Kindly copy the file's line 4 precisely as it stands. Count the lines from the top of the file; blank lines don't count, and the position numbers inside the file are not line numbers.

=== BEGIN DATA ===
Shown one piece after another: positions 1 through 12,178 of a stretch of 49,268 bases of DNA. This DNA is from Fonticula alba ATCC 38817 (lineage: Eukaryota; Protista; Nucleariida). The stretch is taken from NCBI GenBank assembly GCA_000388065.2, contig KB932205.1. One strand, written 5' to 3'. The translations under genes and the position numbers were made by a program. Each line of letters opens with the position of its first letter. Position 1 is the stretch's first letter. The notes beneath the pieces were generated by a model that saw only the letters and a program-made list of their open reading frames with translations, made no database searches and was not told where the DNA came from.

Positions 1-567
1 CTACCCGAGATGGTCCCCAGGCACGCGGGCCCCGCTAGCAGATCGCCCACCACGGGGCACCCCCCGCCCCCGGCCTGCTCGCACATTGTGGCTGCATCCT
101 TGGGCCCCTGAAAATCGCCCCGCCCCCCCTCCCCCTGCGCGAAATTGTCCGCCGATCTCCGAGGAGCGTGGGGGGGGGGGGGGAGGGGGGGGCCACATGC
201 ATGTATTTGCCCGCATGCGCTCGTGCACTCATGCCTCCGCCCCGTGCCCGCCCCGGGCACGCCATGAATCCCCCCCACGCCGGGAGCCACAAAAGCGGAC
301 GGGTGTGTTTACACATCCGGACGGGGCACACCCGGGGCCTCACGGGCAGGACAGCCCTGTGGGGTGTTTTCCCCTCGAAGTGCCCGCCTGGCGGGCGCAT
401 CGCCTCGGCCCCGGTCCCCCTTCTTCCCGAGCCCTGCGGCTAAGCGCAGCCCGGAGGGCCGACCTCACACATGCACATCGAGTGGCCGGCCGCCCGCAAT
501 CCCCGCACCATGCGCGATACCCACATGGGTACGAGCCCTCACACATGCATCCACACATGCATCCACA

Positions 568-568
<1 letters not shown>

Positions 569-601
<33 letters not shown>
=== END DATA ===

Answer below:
101 TGGGCCCCTGAAAATCGCCCCGCCCCCCCTCCCCCTGCGCGAAATTGTCCGCCGATCTCCGAGGAGCGTGGGGGGGGGGGGGGAGGGGGGGGCCACATGC